The following are notes compiled from discussions with sources following Iowa State’s fourth day of fall camp on Monday.
guys sticking out
With four practices in the books, that has given a handful of young guys opportunities to stick out. Here are some of the younger players we are hearing have made good impressions so far.
Vaughn, a freshman linebacker, was one of the lighter recruited players of Iowa State’s 2018 recruiting class (the Cyclones were one of three Power 5 offers), but has really impressed people inside the program so far during his time in Ames. It sounds like he is a candidate to at least see the field on special teams as a true freshman.
McDonald was one of my favorite players in the 2018 class and it sounds like he has quickly showcased the talents that made him so productive in his two years of playing high school football. Iowa State’s defensive line room is stacked right now so I’m not sure what role he will play this season, but he will certainly be someone to keep a close eye on moving forward.
Ruth played in all 13 games last season and is best remembered for his crushing block on Trever Ryen’s punt return touchdown against Kansas. He’ll be looked upon to play a much bigger role in the back end of Iowa State’s secondary as a redshirt senior. It sounds like he has done well with fitting into that role so far in camp coming off his first career start in the Liberty Bowl.
“That kid is really freaking good,” was the quote given. At 6-foot, 173-pounds, this freshman cornerback fits the mold of the big defensive backs this staff has brought to Ames in the past couple of classes.
Kyle was one of the last additions to Iowa State’s 2018 class, but it sounds like he is making a great impression so far during camp. The Cyclones are pretty stacked at wide receiver, but like McDonald, he will be another guy to keep an eye on in the next couple years as he develops.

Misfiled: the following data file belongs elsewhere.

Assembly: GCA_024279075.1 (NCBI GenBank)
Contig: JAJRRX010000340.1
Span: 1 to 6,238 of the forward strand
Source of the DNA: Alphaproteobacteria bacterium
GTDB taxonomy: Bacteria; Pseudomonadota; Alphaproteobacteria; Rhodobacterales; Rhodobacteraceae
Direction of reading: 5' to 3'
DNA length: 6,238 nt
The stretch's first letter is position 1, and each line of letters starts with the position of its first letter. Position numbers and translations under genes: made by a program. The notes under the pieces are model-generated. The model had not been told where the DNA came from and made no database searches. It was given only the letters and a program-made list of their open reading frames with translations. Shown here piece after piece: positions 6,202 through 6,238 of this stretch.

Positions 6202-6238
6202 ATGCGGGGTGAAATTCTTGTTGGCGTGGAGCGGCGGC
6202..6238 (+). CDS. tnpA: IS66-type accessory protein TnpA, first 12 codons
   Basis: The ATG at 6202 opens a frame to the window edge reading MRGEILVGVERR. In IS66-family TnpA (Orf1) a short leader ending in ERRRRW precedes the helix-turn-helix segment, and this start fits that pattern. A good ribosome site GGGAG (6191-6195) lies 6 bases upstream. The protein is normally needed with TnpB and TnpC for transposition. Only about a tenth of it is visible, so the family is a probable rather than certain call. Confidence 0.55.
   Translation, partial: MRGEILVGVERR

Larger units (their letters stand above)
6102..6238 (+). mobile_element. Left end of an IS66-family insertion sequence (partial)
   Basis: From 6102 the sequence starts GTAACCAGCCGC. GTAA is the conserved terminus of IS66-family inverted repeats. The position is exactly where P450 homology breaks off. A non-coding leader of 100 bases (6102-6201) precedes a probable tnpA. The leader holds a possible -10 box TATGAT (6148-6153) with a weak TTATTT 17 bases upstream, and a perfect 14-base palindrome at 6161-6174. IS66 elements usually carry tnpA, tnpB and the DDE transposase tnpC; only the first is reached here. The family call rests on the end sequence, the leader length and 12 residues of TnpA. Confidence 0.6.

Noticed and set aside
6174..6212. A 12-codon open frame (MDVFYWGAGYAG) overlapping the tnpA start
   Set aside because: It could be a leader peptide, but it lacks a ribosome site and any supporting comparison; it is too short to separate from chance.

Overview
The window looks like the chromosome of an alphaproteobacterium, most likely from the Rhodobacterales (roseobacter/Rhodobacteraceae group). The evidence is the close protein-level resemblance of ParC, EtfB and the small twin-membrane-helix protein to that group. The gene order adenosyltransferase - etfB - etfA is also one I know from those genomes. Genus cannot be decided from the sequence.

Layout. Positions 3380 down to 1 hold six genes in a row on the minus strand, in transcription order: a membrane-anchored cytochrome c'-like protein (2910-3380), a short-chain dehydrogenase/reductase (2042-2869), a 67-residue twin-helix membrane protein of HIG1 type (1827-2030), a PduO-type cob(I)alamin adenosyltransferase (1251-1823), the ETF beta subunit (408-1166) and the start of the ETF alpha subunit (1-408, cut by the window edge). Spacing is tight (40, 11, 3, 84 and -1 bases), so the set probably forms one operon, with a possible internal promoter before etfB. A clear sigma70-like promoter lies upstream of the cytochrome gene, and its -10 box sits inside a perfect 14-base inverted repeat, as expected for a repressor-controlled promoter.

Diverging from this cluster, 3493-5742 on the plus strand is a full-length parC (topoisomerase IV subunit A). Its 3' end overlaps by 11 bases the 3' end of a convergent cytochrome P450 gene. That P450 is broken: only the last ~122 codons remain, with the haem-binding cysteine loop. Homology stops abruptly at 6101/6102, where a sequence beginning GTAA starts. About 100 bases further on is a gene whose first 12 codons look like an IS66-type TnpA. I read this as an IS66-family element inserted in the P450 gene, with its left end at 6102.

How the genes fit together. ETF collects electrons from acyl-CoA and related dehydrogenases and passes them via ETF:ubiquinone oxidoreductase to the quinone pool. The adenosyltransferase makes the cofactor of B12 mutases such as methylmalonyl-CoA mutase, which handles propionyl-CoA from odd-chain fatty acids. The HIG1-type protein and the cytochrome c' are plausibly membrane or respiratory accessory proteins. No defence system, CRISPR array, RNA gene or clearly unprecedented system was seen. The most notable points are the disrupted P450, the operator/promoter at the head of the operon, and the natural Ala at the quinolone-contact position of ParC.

We talked to Young on Monday so we’ll have more on him in the coming days, but he has been brought up multiple times in conversations I’ve had with people inside the program. He is a little bit shorter (5-foot-9) than some of the other defensive backs that Iowa State has brought in with the last few classes, but it sounds like he more than makes up for it with toughness and speed.
Lang was one of the hot names entering last season but ended up redshirting after getting banged up. It sounds like there will be a role for him this year in a crowded Iowa State backfield, which brings me to my next point…
Navigating the deep running back room
We all know David Montgomery is one of the best running backs in the country, but the guys behind him are pretty good too. That has led a lot of people to wonder how the carry numbers will shake out in 2018.
Well, it sounds like a lot of the running back rotation will be built in packages to highlight each individual guy’s strengths, something I was told Matt Campbell is really good at recognizing and highlighting.
Whether it is Montgomery, Lang, Kene Nwangwu, Sheldon Croney or Mike Warren, the staff will put each guy in positions to do what they do best when they are on the field rather than putting a square peg in a round hole by making them all do the same exact things.
Just as a side note: I was told Croney is “the most complete back” of the group.
Culture and knowledge of the system proving out so far
Matt Campbell constantly talking about a “player driven program versus coaches driven program” may seem like coach speak, but it sounds like that is really what is playing out so far. I asked how things are different than the staff’s first year in Ames and that was exactly what was highlighted.
The staff isn’t in a position where they’re coaching effort or chasing guys all over campus to make sure they’re doing the right things. The players are putting pressure on guys to make sure they are getting their stuff done and doing things the way they should be done.
As far as scheme, I was told this being the third year in this offense and defense is an “under-appreciated” aspect of what the team can do this season. Not many programs have that type of continuity from year-to-year and even with Tom Manning’s departure, they are not in a position where they have to install an entirely new offense entering the season.
After three years, these players know and understand the system which allows the coaches to spend more time focusing on stuff besides scheme installation.